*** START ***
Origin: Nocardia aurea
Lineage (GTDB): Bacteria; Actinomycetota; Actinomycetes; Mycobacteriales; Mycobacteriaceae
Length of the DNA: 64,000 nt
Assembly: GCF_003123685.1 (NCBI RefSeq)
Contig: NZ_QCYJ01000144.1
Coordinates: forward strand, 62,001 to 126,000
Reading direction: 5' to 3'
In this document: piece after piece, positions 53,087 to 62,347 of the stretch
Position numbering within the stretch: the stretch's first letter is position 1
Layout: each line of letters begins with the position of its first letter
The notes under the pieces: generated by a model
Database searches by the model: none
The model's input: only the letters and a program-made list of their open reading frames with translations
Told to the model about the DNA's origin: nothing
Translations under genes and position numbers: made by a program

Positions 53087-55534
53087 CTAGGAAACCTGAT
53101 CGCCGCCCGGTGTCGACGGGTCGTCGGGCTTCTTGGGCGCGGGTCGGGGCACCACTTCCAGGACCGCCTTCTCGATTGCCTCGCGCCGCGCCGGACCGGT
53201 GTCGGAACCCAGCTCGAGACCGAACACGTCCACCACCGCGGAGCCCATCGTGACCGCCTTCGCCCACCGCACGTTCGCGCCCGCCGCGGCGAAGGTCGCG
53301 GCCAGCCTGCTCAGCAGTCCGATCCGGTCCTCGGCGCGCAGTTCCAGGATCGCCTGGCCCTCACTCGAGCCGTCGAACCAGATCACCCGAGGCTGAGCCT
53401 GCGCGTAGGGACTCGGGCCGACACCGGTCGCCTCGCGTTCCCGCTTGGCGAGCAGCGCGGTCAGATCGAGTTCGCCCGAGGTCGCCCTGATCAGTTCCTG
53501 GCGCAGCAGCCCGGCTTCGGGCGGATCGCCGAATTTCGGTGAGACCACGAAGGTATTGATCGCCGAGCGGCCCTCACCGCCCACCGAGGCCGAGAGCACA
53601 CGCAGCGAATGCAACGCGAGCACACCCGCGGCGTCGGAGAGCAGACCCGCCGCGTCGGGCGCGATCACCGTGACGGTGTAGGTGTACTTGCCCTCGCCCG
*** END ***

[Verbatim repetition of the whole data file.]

Origin: Nocardia aurea
Lineage (GTDB): Bacteria; Actinomycetota; Actinomycetes; Mycobacteriales; Mycobacteriaceae
Length of the DNA: 64,000 nt
Assembly: GCF_003123685.1 (NCBI RefSeq)
Contig: NZ_QCYJ01000144.1
Coordinates: forward strand, 62,001 to 126,000
Reading direction: 5' to 3'
In this document: piece after piece, positions 53,087 to 62,347 of the stretch
Position numbering within the stretch: the stretch's first letter is position 1
Layout: each line of letters begins with the position of its first letter
The notes under the pieces: generated by a model
Database searches by the model: none
The model's input: only the letters and a program-made list of their open reading frames with translations
Told to the model about the DNA's origin: nothing
Translations under genes and position numbers: made by a program

Positions 53087-55534
53087 CTAGGAAACCTGAT
53101 CGCCGCCCGGTGTCGACGGGTCGTCGGGCTTCTTGGGCGCGGGTCGGGGCACCACTTCCAGGACCGCCTTCTCGATTGCCTCGCGCCGCGCCGGACCGGT
53201 GTCGGAACCCAGCTCGAGACCGAACACGTCCACCACCGCGGAGCCCATCGTGACCGCCTTCGCCCACCGCACGTTCGCGCCCGCCGCGGCGAAGGTCGCG
53301 GCCAGCCTGCTCAGCAGTCCGATCCGGTCCTCGGCGCGCAGTTCCAGGATCGCCTGGCCCTCACTCGAGCCGTCGAACCAGATCACCCGAGGCTGAGCCT
53401 GCGCGTAGGGACTCGGGCCGACACCGGTCGCCTCGCGTTCCCGCTTGGCGAGCAGCGCGGTCAGATCGAGTTCGCCCGAGGTCGCCCTGATCAGTTCCTG
53501 GCGCAGCAGCCCGGCTTCGGGCGGATCGCCGAATTTCGGTGAGACCACGAAGGTATTGATCGCCGAGCGGCCCTCACCGCCCACCGAGGCCGAGAGCACA
53601 CGCAGCGAATGCAACGCGAGCACACCCGCGGCGTCGGAGAGCAGACCCGCCGCGTCGGGCGCGATCACCGTGACGGTGTAGGTGTACTTGCCCTCGCCCG